Our little apps is working and we have successfully called our Dapr instance using HTTP. This might be great approach if you don’t want to depend on any third party libraries, but it can be error prone, and you have to include that long URL string in your application somewhere and what if you want to do more complex calls to your dapr instances?

Well now is a great time to introduce the Dapr client .NET SDK

What is the Dapr client .NET SDK

The Dapr client package allows you to interact with other Dapr applications from a .NET application, enable you to interface with all the Dapr Building blocks

Using the Dapr HttpClient

We’ll now extend our little console app to make use of the Dapr Client SDK, but first we need to install the SDK so using Nuget lets add the package

Shell

Once the package has completed its installation, we can slightly refactor our Main method as follows

  static async Task Main(string[] args)
        {
            var client = DaprClient.CreateInvokeHttpClient();
            var forecasts =
                await client.GetFromJsonAsync<List<WeatherForecast>>(
                    "http://weatherservice/weatherforecast");
            
            foreach (var forecast in forecasts)
            {
                Console.WriteLine(
                    $"Date:{forecast.Date}, TemperatureC:{forecast.TemperatureC}, Summary:{forecast.Summary}");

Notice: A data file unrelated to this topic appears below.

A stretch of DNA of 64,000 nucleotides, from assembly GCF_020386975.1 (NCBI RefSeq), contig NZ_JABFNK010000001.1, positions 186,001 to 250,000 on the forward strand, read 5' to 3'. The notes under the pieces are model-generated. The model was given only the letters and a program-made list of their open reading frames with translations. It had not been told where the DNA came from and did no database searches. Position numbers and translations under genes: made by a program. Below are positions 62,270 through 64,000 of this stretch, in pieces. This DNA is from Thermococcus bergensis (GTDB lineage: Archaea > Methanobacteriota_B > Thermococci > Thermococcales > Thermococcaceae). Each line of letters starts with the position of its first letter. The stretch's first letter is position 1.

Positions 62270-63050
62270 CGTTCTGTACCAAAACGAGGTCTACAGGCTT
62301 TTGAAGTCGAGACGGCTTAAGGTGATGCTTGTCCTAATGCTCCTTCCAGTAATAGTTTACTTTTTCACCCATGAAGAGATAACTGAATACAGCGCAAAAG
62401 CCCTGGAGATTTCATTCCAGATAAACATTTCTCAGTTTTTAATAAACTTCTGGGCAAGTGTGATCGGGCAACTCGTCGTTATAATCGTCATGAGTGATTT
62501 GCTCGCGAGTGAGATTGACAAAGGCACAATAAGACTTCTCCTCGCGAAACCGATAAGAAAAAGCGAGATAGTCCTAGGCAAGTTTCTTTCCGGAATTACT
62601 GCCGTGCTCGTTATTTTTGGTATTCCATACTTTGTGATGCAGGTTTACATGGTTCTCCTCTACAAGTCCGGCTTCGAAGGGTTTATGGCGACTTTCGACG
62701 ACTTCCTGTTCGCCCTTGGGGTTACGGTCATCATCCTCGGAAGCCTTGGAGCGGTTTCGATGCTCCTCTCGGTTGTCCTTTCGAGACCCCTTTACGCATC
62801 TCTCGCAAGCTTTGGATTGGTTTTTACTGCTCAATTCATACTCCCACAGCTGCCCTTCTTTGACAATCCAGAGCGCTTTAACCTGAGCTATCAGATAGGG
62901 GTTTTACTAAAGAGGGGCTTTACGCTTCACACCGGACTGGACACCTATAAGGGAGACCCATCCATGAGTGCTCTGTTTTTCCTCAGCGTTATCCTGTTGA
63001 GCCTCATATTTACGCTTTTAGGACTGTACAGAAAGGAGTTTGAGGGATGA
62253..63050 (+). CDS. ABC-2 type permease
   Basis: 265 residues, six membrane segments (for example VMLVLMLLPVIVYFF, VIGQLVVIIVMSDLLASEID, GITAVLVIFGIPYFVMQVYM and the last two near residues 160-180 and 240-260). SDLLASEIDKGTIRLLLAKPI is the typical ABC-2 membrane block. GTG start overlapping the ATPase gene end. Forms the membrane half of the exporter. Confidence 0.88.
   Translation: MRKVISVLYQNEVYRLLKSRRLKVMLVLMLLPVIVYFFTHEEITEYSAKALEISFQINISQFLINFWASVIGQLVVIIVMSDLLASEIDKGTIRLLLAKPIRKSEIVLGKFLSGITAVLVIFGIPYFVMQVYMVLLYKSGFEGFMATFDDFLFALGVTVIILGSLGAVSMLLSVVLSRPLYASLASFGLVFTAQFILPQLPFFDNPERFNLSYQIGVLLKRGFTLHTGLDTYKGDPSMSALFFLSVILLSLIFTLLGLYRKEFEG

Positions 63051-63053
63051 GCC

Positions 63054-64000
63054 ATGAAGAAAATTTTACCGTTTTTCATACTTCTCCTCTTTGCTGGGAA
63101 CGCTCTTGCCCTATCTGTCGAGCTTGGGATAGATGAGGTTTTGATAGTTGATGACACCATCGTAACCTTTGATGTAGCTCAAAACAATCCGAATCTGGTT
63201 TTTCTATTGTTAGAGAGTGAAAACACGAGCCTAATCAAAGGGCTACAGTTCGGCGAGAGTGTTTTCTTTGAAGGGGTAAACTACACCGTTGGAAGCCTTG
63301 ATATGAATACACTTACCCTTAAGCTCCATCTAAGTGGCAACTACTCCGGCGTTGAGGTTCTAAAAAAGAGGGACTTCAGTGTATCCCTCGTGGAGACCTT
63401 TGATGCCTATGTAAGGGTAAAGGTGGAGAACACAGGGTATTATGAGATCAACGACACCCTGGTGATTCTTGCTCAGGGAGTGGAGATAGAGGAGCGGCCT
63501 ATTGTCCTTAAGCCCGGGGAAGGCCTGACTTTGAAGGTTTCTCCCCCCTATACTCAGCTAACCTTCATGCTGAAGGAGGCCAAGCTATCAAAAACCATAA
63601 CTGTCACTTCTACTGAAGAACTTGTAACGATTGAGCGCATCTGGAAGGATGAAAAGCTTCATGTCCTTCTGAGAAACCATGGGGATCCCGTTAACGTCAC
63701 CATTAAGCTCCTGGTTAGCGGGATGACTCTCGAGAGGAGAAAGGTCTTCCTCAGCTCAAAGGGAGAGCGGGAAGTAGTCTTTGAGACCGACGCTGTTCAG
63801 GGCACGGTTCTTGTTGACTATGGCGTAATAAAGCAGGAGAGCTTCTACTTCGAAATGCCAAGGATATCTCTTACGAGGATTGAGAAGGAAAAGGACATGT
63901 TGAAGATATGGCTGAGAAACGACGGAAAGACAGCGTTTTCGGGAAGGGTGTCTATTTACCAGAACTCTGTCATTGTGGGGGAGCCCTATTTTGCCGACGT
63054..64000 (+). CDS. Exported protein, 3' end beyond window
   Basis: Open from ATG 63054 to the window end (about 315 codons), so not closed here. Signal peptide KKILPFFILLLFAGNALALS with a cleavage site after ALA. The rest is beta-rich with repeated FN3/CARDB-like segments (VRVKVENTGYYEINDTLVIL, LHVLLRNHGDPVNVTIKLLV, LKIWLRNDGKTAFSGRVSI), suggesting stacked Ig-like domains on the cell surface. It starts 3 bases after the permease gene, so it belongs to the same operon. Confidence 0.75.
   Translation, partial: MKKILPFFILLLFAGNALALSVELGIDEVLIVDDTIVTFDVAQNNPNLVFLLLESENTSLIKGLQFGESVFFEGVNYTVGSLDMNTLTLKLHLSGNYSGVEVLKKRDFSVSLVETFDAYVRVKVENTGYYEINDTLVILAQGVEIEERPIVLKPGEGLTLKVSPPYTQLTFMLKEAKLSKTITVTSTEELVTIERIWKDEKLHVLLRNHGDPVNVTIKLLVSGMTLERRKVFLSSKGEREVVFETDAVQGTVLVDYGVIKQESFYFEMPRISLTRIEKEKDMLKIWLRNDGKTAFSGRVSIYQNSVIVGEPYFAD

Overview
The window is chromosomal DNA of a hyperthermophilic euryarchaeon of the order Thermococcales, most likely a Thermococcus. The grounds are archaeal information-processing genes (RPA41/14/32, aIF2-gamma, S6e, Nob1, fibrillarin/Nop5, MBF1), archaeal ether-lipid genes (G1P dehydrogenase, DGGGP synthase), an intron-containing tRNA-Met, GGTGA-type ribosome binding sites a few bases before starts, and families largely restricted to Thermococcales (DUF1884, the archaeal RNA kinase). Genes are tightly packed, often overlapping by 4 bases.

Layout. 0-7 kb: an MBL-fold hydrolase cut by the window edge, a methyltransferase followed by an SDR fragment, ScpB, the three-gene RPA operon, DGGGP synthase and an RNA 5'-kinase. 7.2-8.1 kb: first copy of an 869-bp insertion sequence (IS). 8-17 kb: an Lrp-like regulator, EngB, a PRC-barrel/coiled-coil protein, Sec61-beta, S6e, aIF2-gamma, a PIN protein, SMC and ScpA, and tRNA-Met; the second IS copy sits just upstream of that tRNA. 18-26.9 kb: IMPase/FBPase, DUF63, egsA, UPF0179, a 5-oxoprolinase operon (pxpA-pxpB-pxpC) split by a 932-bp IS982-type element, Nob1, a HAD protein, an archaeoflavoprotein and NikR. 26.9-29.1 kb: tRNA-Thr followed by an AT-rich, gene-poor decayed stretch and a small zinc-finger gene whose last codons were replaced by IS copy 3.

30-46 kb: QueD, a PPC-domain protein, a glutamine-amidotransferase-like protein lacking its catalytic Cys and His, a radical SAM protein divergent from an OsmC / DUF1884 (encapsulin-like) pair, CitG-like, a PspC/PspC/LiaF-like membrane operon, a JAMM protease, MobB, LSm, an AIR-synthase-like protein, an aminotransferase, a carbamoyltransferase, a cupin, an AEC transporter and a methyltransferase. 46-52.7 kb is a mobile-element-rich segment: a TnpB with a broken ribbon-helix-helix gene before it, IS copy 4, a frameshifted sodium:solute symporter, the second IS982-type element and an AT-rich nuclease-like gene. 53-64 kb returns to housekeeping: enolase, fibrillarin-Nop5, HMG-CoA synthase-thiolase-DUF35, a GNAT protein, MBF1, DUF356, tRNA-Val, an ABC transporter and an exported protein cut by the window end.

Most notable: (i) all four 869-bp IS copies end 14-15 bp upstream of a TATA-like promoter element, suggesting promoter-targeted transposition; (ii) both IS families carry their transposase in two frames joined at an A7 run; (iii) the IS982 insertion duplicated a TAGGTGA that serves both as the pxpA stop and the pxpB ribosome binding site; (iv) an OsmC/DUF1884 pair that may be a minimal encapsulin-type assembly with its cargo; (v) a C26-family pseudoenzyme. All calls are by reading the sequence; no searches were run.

}
        }

When we run our application, we will get exactly the same result. However, what matters here is the how. Even in this simple example you can tell that Dapr has does a bit of work for us in the background. Notice the simplified URL string we now use? We don’t need to include any port numbers etc. This is where the Dapr Name resolution has come into play, and provided an easy to remember and use URL string to call our services.

Despite this there are still some disadvantages to this approach the fact that we still have to include the URL in our application.

Dapr sidecar with DaprClient

We can make use of the DaprClientBuilder() to create the client. The settings for each DaprClient object are separate and cannot be changed after calling .Build().

The DaprClientBuilder contains settings for:

  • The HTTP endpoint of the Dapr sidecar
  • The gRPC endpoint of the Dapr sidecar
  • The JsonSerializerOptions object used to configure JSON serialization
  • The GrpcChannelOptions object used to configure gRPC
  • The API Token used to authenticate requests to the sidecar
    class Program
    {
        static async Task Main(string[] args)
        {
            var client = new DaprClientBuilder().Build();
            var forecasts =
                await client.InvokeMethodAsync<List<WeatherForecast>>(
                    HttpMethod.Get, "weatherservice", "weatherforecast");
            
            foreach (var forecast in forecasts)
            {
                Console.WriteLine(
                    $"Date:{forecast.Date}, TemperatureC:{forecast.TemperatureC}, Summary:{forecast.Summary}");
            }
        }
    }

Conclusion

We’ve dived a little deeper into using Dapr and seen how few different ways we can call a dapr service. We introduced the Dapr Client .NET SDK and seen how we can make use of it to call our very simple Dapr service.